by Taeh A. Ward, Ph.D.

Throughout life, we deal with changes in our roles, responsibilities, relationships, physical and emotional health, and in other areas that we do not always recognize. Around us, the world changes continuously such that we must adjust to social, cultural, and economic shifts. There are life-phase changes viewed as positive such as completing one’s education and having children; and there are sometimes negative changes such as the loss of loved ones and declines in functional independence. Coping with life-phase changes is a journey we all must take but which can evoke stress. Research indicates that feelings of control are related to positive outcomes in health and memory, but this sense of control over our lives, including aging, decreases as we get older. As such, it is important to develop strategies for adaptive coping to maximize sense of control and the potential for positive outcomes throughout life.

Perceived Control

Perceived control is one’s perception regarding their ability to influence outcomes or events. One major life-phase change older adults sometimes face is moving to a retirement community such as assisted-living. Research shows that having a greater sense of control is associated with better health among older adults regardless of whether they live in a structured setting or in the community. For example,
residents of nursing facilities tend to have better outcomes if they remain involved in selecting their daily activities and other choices. Retaining a good sense of control is associated with better general health, health-related behaviors, and longevity. For example, individuals with a higher sense of control are more likely to exercise regularly and therefore may have better health. So how does one maintain a sense of control when dealing with events such as retirement and other life-phases changes? 

Strategies to Enhance Coping

In any given situation, there is generally some element that can be modified or controlled. By finding what can be controlled, individuals are more likely to use effective strategies in their lives, which result in better outcomes. For example, fear of memory loss can lead to the perception that one is no longer in control of cognitive performance. However, by using strategies such as taking notes and repeating important information, one can enhance learning and therefore maximize control over memory. Physical activity is another means by which to maintain control. For example, a fear of falling can develop as individuals get older, particularly if they have fallen in the past. This can sometimes lead to restriction of activity and physical deconditioning, which can lead to additional falls. So, continuing to engage in consistent and safe physical activity (e.g. using assistive devices such as a cane or walker) can reduce the potential for falls and therefore increase control and ability to cope with changes in physical abilities.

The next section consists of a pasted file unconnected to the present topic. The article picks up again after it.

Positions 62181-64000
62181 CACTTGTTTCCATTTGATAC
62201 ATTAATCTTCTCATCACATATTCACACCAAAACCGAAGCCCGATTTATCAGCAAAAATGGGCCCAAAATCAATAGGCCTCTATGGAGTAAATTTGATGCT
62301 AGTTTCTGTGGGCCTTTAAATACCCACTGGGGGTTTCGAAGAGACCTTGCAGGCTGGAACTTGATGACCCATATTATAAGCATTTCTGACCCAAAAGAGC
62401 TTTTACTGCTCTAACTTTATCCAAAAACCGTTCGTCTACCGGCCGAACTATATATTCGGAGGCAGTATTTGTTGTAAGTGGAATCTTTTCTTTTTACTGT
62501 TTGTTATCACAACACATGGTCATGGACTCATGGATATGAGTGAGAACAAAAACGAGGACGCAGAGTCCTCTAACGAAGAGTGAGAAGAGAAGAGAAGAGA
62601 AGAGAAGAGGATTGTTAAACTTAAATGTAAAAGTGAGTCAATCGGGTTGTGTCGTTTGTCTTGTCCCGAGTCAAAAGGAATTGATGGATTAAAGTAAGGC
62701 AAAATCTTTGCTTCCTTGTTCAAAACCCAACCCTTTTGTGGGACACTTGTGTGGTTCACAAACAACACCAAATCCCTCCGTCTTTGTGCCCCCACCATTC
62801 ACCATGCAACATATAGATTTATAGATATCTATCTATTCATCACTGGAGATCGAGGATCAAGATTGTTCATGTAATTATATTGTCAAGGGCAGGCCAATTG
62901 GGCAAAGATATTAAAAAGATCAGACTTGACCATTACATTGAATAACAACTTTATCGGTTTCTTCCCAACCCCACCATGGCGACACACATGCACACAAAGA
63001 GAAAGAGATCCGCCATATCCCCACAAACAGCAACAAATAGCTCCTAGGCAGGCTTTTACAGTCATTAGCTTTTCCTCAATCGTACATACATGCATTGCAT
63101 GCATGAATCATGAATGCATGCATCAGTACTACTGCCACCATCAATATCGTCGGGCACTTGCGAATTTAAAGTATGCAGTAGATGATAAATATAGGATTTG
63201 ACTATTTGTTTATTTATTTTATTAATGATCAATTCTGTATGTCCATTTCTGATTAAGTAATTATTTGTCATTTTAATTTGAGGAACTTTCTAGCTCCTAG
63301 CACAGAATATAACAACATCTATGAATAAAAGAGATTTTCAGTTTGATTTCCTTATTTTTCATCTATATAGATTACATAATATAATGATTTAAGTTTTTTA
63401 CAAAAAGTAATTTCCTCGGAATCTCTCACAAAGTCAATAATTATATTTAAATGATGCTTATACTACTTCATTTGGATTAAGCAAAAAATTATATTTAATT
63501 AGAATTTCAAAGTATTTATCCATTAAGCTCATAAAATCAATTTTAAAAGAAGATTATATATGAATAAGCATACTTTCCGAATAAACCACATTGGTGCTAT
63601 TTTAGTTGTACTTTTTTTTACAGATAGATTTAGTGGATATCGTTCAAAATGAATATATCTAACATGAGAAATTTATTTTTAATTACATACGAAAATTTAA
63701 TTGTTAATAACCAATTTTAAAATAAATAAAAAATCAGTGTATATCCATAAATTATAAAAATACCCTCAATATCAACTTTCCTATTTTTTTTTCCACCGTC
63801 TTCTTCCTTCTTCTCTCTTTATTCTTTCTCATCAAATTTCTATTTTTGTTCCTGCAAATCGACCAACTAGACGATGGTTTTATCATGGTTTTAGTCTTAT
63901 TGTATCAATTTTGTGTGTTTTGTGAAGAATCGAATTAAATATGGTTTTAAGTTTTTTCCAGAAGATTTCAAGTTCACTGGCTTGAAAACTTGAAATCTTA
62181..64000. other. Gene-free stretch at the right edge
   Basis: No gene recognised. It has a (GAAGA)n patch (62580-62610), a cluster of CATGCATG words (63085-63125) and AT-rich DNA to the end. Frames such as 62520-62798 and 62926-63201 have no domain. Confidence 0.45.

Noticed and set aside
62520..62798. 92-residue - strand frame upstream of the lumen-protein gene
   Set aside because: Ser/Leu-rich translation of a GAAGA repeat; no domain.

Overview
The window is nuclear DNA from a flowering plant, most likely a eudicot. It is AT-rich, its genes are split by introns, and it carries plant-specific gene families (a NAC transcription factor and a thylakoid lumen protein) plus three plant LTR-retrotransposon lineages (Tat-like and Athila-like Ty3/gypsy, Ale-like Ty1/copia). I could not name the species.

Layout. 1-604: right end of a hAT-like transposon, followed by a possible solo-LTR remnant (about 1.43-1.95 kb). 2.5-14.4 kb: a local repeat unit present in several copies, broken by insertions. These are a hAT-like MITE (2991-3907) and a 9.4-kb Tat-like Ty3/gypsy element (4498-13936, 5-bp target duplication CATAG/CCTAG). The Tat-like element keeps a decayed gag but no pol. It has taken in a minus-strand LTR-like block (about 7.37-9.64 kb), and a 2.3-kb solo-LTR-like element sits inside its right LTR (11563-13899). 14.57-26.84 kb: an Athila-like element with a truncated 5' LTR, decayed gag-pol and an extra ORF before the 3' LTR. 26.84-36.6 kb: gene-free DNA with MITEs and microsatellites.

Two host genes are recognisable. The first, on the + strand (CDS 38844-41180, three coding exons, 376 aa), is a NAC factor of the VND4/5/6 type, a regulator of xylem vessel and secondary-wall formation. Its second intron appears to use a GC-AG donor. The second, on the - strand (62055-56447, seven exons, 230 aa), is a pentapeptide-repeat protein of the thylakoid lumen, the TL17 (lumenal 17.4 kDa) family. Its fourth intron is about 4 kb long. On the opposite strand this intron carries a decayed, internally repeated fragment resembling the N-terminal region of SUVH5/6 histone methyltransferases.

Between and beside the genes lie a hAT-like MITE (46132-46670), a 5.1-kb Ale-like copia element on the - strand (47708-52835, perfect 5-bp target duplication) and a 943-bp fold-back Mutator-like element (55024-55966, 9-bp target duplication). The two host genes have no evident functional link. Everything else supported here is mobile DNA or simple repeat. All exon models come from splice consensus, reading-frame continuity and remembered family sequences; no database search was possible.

Active coping is another positive strategy, which includes taking active steps to reduce or remove stressors and deal with stressors which cannot be eliminated. For example, remaining involved in activities such as exercise, reading, prayer, volunteerism, and socializing increases the likelihood of experiencing positive emotions even when coping with the loss of a loved one or other stressor. Creating a plan for dealing with potential stressors and thinking ahead about how best to cope can also be helpful (e.g. taking pictures of treasured belongings which cannot be kept when downsizing or moving to a retirement community). Additional coping strategies include positive reframing, acceptance, use of humor, religious faith, as well as seeking emotional support, assistance, or information from family and friends. 

When it becomes difficult to cope with life-phase changes despite using these strategies independently, it is sometimes helpful to seek assistance from a mental health professional such as a psychologist through psychotherapy/counseling. Asking for assistance is a way of maintaining control, and mental health providers have special training to help one identify stressors and learn specific strategies for dealing with life in a positive and effective manner.

Dr. Taeh Ward, a clinical neuropsychologist at Pinehurst Neuropsychology, can be reached at 910-420-8041 or by visiting